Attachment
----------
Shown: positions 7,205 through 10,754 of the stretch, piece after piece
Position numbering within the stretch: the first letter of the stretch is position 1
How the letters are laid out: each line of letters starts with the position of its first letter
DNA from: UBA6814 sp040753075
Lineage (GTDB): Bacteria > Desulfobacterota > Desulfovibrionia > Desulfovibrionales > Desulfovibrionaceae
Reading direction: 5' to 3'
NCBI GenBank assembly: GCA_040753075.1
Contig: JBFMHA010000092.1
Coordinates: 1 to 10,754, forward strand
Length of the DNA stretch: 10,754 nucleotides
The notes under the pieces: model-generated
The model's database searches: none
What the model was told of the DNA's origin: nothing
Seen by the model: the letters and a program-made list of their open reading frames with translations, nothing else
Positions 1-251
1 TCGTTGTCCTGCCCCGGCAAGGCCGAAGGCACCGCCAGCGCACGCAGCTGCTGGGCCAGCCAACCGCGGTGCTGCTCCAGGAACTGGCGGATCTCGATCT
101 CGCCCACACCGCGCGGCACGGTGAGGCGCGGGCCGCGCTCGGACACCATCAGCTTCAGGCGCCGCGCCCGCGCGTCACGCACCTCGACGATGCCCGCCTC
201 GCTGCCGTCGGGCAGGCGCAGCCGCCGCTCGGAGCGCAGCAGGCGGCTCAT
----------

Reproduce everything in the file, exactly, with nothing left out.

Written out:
Shown: positions 7,205 through 10,754 of the stretch, piece after piece
Position numbering within the stretch: the first letter of the stretch is position 1
How the letters are laid out: each line of letters starts with the position of its first letter
DNA from: UBA6814 sp040753075
Lineage (GTDB): Bacteria > Desulfobacterota > Desulfovibrionia > Desulfovibrionales > Desulfovibrionaceae
Reading direction: 5' to 3'
NCBI GenBank assembly: GCA_040753075.1
Contig: JBFMHA010000092.1
Coordinates: 1 to 10,754, forward strand
Length of the DNA stretch: 10,754 nucleotides
The notes under the pieces: model-generated
The model's database searches: none
What the model was told of the DNA's origin: nothing
Seen by the model: the letters and a program-made list of their open reading frames with translations, nothing else
Positions 1-251
1 TCGTTGTCCTGCCCCGGCAAGGCCGAAGGCACCGCCAGCGCACGCAGCTGCTGGGCCAGCCAACCGCGGTGCTGCTCCAGGAACTGGCGGATCTCGATCT
101 CGCCCACACCGCGCGGCACGGTGAGGCGCGGGCCGCGCTCGGACACCATCAGCTTCAGGCGCCGCGCCCGCGCGTCACGCACCTCGACGATGCCCGCCTC
201 GCTGCCGTCGGGCAGGCGCAGCCGCCGCTCGGAGCGCAGCAGGCGGCTCAT